Newton Country Day Head gives Lenten Reflection
On Ash Wednesday Sister Barbara Rogers, headmistress of Newton Country Day School of the Sacred Heart, addressed the School in Hall. It is Roxbury Latin’s tradition to commemorate the major religions during the year. Last fall we heard from Rabbi Wesley Gardenswartz during the Jewish High Holy Days. For Christians Ash Wednesday marks the beginning of Lent, the penitential season leading up to Easter.
Fundamental to keeping a holy Lent is the awareness of our own mortality. “Remember, oh man, that thou art dust, and unto dust thou shalt return,” the priest says while making a sooty smudge on foreheads. Sister Barbara focused her remarks on the implications of this fact—specifically how Jesus’s human experience can guide us through the desert pilgrimage of Lent’s 40 days.
“Christians believe that Jesus is true God and true man. I want to talk about Jesus as true man.” Sister Barbara explained that Jesus was attracted to the zealots and radicals who wanted to overthrow Roman rule and return Israel to self-governance. Judas Iscariot was one, John the Baptist was another. Jesus probably waited in a long line to be baptised by John, and when the moment came he heard God’s call (“my beloved son”). Anxious for what it meant, he wandered the desert for answers. It was there he faced three temptations: to make bread out of stones to relieve his own hunger; to jump from a pinnacle and rely on angels to break his fall; and to worship the devil in return for all the kingdoms of the world. Managing to resist all three, he left the desert to engage with the world—and God’s call.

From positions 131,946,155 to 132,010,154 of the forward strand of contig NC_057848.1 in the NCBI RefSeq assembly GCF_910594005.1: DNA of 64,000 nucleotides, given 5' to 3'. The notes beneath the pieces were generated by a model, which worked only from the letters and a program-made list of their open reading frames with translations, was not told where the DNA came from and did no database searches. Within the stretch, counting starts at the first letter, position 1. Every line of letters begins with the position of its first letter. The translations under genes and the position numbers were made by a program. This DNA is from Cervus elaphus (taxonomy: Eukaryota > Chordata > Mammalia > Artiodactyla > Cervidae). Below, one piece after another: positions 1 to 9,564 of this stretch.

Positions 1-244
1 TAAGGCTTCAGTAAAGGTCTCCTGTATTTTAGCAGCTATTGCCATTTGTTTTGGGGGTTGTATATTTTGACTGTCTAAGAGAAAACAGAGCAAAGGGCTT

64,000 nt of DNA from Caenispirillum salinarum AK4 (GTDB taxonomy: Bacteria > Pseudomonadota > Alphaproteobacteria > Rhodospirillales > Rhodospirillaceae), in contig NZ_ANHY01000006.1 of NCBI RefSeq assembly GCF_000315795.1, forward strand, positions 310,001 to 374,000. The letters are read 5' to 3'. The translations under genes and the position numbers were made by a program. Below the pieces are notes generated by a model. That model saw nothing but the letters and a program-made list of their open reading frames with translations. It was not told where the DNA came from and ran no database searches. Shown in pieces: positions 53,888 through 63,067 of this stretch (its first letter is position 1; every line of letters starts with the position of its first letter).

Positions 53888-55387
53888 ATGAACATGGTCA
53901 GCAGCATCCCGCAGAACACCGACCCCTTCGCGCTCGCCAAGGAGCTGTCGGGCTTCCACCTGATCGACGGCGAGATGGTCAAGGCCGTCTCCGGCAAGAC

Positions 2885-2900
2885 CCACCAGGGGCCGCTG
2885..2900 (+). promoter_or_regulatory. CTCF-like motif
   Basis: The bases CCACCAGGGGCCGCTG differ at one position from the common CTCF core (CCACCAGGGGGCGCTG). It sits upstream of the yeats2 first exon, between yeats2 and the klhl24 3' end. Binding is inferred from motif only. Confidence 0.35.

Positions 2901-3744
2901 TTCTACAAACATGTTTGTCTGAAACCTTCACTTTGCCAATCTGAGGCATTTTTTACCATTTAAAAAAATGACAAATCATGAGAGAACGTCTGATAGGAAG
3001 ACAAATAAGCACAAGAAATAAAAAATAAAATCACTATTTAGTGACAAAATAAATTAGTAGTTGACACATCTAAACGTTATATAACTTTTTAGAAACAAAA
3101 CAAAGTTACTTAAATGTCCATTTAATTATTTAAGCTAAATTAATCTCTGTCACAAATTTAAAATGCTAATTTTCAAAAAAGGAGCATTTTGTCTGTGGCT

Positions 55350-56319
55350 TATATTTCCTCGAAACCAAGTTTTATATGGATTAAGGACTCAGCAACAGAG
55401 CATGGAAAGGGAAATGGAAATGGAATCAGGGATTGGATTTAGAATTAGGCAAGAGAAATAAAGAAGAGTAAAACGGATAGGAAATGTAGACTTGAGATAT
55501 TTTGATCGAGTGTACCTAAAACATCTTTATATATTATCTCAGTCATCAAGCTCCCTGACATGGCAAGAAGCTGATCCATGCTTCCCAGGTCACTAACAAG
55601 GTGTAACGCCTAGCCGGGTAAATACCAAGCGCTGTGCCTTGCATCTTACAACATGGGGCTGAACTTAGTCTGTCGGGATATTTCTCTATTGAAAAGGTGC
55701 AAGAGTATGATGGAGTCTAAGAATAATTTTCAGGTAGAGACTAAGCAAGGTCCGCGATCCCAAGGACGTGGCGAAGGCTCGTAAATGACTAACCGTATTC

Sister Barbara reminded us that we too are called to engage with the world, and listen for God’s call. “What am I going to do with this great education?” We are confronted with the temptation to power. Or we doubt God’s call: we squander the gifts we have been given; we view life as a sideshow. We are tempted to step back from engagement with life, to not be our fullest selves.
“Lent is an invitation to know how loved you are and to listen for that which you are being called to,” she said. “Jesus chose the route of being with the poor.” As true man, Jesus understood mortality: that at the end of life, all that is left is our good deeds.
As part of his welcome to Sister Barbara, Kerry Brennan noted that RL and NCDS share some common history. NCDS moved to its current location in 1925, just two years before RL moved in 1927 from Roxbury to West Roxbury. They expanded their school from four Commonwealth Avenue townhouses to the Loren D. Towle estate in Newton, which was designed by the legendary architect and Roxbury Latin graduate, Frederick Law Olmsted Jr., Class of 1890. Like RL, NCDS develops the intellectual and spiritual side of students while encouraging them to dedicate their individual talents and gifts to others.”
A sister of the Society of the Sacred Heart of Jesus (RSCJ) and an energetic, effective, and beloved school leader, Sister Barbara earned an undergraduate degree at Manhattanville College and an MBA from Yale. Over her 27 years as headmistress of NCDS, she has had a significant impact on its growth and advancement including increasing the endowment and building a new science lab and arts center.